The fear of speaking up in the arts world

Koraly Dimitriadis

Koraly Dimitriadis Photo: Kit_Haselden_Photography

I staggered into the Australian arts world six years ago, naïve and alone. Having followed the cultural norms mapped out for me all my life, it took 30 years to claw out of my culture to be an a artist. What finally drove my emancipation was the blind faith that – despite not seeing any art that echoed the my frustration – there were other women out there like me.

The spoken word community soon became my refuge. What a relief to connect with other artists! I emerged from my culture like a volcanic eruption, so when my observations and personal experiences began to reshape my perceptions of the arts world, I was vocal. But what I didn't know then was how fragile that goodwill was. There is a harsh reality when you speak up in the arts world: hold your tongue or risk being shunned.

In theory, the arts should be a radical entity – but it's not. Radical art exists on the fringes, underground, while the safer and 'cleaner' art – which bores me – also tends to get promoted and reviewed favourably. The first time I understood this was when a publisher praised my unpublished manuscript for its well-formed characters, strong story, but had reservations about the 'literary nature of the book'.

This idea of 'literary merit' and 'excellence' is influenced by England and the classics. Maybe some decades ago that was the face of Australia, but it's certainly not the case today. Yet our perception of excellence hasn't shifted.


Year after year I've scanned the list of recipients to awards, funding and residencies, and I always see the same names cropping up on the lists, the same calibre of art. Feeding into this, major publishers, theatres, broadcasters, film companies and associated festivals and establishments can be like gatekeepers to the industry. They, in conjunction with a select group of critics, affect the tide of what gets pushed to the forefront and exposed to the public.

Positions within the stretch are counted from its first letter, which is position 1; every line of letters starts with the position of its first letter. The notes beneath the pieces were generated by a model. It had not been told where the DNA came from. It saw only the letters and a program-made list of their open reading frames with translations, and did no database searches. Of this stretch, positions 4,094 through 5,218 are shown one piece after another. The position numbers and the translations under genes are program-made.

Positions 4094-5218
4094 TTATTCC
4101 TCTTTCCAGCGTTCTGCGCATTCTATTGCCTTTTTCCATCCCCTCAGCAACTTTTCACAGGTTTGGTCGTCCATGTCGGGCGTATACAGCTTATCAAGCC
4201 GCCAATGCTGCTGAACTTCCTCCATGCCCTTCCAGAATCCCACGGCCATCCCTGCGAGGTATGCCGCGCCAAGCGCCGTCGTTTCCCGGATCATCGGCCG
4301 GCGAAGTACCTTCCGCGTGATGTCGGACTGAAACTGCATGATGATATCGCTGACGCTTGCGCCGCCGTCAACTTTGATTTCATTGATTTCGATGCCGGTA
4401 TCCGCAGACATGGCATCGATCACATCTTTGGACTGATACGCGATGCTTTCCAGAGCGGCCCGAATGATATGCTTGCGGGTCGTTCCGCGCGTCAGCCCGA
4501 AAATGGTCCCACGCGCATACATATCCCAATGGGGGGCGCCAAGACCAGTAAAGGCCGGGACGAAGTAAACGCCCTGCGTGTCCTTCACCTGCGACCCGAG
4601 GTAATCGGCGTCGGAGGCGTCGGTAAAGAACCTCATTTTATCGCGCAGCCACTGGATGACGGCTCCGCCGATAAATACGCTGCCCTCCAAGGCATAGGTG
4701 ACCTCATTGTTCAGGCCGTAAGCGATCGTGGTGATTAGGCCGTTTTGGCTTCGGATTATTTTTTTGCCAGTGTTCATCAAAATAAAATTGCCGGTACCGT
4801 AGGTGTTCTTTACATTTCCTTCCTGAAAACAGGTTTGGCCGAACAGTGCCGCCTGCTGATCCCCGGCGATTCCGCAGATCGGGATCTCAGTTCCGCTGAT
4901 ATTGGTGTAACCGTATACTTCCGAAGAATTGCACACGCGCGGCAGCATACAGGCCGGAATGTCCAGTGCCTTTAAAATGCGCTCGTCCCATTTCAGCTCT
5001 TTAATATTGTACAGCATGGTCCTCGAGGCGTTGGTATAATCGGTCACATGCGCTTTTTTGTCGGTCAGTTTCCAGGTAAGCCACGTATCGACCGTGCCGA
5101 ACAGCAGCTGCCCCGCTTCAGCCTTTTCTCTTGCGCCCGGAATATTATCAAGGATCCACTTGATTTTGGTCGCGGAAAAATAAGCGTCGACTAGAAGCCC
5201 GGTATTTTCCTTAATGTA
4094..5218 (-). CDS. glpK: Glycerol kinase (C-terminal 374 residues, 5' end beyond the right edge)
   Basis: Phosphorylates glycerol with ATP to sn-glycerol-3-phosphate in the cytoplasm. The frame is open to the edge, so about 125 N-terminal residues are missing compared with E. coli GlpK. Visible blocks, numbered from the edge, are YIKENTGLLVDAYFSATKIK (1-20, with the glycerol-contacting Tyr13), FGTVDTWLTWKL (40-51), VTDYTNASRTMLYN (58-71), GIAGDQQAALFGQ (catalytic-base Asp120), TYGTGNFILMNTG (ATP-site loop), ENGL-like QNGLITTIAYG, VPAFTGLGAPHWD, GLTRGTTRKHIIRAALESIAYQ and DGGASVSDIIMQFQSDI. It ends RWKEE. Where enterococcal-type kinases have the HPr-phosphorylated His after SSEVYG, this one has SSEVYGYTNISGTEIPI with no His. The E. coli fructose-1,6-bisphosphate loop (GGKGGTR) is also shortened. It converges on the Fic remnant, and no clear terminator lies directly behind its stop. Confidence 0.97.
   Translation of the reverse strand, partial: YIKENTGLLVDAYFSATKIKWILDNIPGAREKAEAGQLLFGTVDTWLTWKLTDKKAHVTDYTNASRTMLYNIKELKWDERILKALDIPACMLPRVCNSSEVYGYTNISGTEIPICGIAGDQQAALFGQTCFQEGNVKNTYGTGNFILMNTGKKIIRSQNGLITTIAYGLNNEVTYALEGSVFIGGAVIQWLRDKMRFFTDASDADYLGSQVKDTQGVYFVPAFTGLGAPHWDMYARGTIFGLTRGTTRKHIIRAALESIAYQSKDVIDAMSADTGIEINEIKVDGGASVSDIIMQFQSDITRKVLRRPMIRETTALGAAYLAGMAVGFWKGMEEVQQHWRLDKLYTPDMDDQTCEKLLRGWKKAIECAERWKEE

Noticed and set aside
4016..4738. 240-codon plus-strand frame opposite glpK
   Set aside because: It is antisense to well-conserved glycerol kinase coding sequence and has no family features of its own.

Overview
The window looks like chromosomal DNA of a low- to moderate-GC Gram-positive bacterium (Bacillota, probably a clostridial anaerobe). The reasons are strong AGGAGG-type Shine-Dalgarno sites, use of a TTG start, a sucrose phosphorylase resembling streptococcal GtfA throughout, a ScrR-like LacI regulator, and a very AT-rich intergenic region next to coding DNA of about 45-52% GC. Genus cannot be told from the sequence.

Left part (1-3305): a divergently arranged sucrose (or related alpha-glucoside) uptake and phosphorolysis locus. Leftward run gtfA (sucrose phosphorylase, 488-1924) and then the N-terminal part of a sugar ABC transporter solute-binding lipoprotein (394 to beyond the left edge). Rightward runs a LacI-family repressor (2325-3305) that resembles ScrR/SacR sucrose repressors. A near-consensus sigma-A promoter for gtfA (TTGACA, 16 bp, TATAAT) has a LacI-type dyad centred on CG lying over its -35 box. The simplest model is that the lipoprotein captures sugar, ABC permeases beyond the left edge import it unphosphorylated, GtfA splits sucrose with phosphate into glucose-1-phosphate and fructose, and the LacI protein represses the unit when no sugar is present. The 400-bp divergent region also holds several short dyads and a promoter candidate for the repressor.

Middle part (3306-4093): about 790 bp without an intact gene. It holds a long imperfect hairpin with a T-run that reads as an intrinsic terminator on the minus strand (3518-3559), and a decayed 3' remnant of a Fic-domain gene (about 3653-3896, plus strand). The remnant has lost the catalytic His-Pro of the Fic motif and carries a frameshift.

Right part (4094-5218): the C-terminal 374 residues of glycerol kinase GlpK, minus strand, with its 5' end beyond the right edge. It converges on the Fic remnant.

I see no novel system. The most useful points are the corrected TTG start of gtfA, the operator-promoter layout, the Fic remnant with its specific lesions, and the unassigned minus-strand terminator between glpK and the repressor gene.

Arts commentary allows artists to self-evaluate and – theoretically – evolve. But what happens in reality is that many critics only end up making negative commentary against the establishments and art they can afford to do.

For example, can a reputable theatre critic who is also a theatre maker afford to slam an independent show about the repression of migrant women, made by someone who is not well connected in the arts? Absolutely.

But can a female novelist of colour write literary critique about how our most celebrated literary prize for women's writing has been awarded to white, university educated writers year after year, and that the chair of the judging panel has not changed since the inception of the prize? Or that last year's winner was published by the founder and chair of the literary prize?

Not unless she never wants to win the prize.

And good luck if anyone you speak up about is on any kind of panel where your work is being considered.

The arts scene can sometimes operate like a member's only club where you need a blazer with a crest and a special key to get in. Succeeding in the arts is a game, an Olympic one. It's a race. In one lane, the marginalised and the disadvantaged, in the other, the privileged. In the race, the lane of the marginalised – as I have experienced firsthand myself – is riddled with hurdles.

Ethnic arts organisations are sectioned off from the main arts beast. The fact that I can count on two hands our celebrated non-white Australian artists is a problem. Creating a diverse art scene is paramount to the well-being of our society. It has the ability to heal our deepest wounds. It helps our marginalised and underprivileged see artists with similar experiences to their own tackle them and succeed.

When the art delivered to the masses doesn't reflect the culture, this breeds segregation, racism – a disjointed society.

But diversity in Australia has become about ticking boxes. People of colour are often used as tokens, invited into clicky groups for guest appearances so everyone can stop complaining that there is no diversity and move on.

This two-dimensional approach breeds the problem and further segregates. There need to be specific programs funded by the government, where the criteria is that the art must somehow tackle the current problematics of the Australian society.

Instead, our government has gone to the other extreme, creating a national program of excellence, stripping Australia Council of funds and hindering individuals to apply. The creation of this body will only further worsen the situation. We've already got enough elitism and excellence in the arts in Australia, thank you very much!

And here's the harsh truth: this industry is not built for people like me to succeed. It's built for the privileged. When I realised this, I stopped being angry. I stopped waiting to get the green light from people who I knew would never understand or approve. I took control of my own art and carved my own way.

But I'm one of the lucky marginalised ones who had savings to live off. What of the others out there not being heard? Australian arts, one has to wonder sometimes, if it liberates or oppresses.

Koraly Dimitriadis is a poet, writer, actor, performer and